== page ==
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T-MSIS & Data Quality: CMS Is Putting Its Money Where Its Mouth Is

The Transformed Medicaid Statistical Information System or T-MSIS is here to stay. Through its investments in the program over recent years, CMS has signaled that T-MSIS data quality is a high priority at the federal level. By taking proactive steps now to improve their T-MSIS information, states can feel confident that they are doing all they can to benefit their Medicaid and CHIP beneficiaries.

State T-MSIS Data Has Improved, But More Work Is Needed

A report from the United States Government Accountability Office (GAO) found that both the accuracy and completeness of T-MSIS data have improved compared to prior years. To motivate continued data improvements, however, CMS has identified 32 priority items for states to address.

If states don’t meet established standards for a certain number of priority items, CMS can withhold a portion of federal Medicaid funds from them. Although more work is needed to improve T-MSIS data, state governments don’t have to go it alone.

CMS has implemented several programs to help:

  • Funding. Under the Medicaid Management Information Systems (MMIS) program, CMS is offering a 90/10 funding match for Design, Development and Implementation. This is a strong indicator that CMS is prioritizing T-MSIS data and reporting quality.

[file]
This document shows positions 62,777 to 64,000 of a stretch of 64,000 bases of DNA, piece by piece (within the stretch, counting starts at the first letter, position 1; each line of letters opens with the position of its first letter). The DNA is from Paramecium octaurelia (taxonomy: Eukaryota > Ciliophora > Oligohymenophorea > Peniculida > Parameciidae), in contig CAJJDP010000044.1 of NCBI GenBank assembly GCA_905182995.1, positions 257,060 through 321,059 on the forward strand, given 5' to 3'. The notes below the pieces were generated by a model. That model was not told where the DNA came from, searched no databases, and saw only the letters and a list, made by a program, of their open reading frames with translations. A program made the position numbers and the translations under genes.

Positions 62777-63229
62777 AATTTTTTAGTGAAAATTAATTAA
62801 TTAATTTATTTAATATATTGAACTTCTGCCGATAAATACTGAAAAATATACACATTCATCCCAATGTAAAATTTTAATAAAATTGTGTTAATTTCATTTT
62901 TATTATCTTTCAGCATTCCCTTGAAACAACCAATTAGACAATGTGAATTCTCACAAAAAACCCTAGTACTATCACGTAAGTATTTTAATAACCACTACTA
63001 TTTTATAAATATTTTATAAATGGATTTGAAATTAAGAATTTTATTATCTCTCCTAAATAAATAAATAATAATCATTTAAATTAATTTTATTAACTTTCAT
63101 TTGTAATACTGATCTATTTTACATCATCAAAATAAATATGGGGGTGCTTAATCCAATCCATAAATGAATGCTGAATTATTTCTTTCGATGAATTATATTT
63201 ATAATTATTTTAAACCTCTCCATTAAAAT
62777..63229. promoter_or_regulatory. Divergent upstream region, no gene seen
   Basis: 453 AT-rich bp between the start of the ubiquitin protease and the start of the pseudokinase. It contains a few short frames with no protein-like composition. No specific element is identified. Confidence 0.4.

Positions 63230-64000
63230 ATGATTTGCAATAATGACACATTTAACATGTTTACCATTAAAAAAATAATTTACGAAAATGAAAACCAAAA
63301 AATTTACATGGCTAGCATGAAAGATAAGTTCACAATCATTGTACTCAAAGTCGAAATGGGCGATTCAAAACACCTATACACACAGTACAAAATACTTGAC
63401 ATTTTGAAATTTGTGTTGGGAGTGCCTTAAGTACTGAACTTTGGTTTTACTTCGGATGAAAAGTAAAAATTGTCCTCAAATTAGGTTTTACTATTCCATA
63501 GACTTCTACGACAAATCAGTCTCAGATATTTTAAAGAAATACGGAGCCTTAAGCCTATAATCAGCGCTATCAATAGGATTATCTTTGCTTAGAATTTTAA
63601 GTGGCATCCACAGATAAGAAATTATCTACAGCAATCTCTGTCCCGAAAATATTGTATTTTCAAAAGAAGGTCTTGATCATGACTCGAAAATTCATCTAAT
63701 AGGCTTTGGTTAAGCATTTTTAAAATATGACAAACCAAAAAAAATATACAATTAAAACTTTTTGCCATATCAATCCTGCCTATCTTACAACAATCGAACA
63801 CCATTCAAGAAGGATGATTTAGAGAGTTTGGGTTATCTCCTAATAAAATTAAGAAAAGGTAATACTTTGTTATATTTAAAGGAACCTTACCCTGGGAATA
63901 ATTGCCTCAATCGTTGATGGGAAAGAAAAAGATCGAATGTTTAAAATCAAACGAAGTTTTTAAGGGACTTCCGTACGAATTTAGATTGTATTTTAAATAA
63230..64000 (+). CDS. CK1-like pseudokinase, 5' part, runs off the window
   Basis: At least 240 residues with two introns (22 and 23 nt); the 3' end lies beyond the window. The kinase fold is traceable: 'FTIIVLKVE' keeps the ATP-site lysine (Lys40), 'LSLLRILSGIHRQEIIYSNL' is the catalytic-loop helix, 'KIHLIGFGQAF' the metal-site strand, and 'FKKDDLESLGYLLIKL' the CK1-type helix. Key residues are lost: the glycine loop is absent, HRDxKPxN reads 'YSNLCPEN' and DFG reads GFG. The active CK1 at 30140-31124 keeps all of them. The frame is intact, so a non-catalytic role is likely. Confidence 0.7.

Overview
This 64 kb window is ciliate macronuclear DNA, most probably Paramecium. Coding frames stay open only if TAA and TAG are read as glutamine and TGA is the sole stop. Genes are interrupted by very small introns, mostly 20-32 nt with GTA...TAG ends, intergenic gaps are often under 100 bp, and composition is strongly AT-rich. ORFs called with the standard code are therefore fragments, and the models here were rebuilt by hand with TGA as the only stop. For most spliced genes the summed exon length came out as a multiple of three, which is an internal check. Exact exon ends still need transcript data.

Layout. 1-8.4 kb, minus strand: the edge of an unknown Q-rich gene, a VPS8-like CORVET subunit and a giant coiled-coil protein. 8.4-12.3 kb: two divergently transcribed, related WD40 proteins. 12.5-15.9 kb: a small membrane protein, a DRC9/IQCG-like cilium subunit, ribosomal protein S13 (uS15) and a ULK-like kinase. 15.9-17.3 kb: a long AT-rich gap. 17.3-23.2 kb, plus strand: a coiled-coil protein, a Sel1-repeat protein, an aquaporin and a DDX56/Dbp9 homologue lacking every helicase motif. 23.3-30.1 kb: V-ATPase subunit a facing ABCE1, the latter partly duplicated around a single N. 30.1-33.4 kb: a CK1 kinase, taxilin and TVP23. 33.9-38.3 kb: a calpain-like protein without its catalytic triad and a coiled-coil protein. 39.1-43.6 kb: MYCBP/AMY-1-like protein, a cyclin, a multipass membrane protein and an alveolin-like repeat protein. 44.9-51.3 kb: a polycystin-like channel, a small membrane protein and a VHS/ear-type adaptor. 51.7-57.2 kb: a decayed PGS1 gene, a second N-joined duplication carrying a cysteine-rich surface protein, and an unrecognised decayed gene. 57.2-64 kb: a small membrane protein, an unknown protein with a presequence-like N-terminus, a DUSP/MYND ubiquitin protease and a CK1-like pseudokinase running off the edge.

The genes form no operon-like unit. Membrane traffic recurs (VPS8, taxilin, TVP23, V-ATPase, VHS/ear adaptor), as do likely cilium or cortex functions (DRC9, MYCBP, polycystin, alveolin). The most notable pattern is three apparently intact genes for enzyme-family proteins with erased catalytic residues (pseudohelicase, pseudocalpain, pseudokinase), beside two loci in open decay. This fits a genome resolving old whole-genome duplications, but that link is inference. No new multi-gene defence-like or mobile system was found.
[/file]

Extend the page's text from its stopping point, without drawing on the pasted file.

• Technical Assistance and Outreach. CMS meets at least once a month with each state agency to provide ongoing technical assistance. This enables states to clarify data issues and also work collaboratively with CMS to identify possible solutions. In addition, the agency sponsors national webinars to share implementation-related updates.
  • Automated Data Quality Tools. CMS conducts approximately 4,400 automated checks on T-MSIS data submitted by states. Over half of these checks provide feedback related to the format and consistency of data. The errors identified through automated checks are displayed through CMS’ interactive, web-based dashboard. States can see the frequency and cause of certain types of errors. This information can help teams pinpoint and fix data quality issues.
  • Comparisons to CMS Standards. State data submissions are compared to CMS standards, which evaluate information for things like completeness and accuracy. States can track their progress toward meeting agency standards through CMS’ data quality tool.
  • State Plans of Action. If a state’s data issues related to CMS’ priority items will take more than six months to address, CMS asks the state to create a plan of action. Agency officials then monitor the state’s progress toward their stated goals. Each month, CMS updates on its website each state’s progress in meeting standards for priority items. CMS reports that this has increased transparency and incentivized states to improve their T-MSIS data quality.

Enhancing Program Effectiveness

By improving their T-MSIS data quality, states can do their part to improve research and policies designed to benefit their most vulnerable residents. Learn more about the case for clean T-MSIS data in improving care quality and program integrity in our recent blog, “T-MSIS: It’s More Than Just a Federal Requirement.”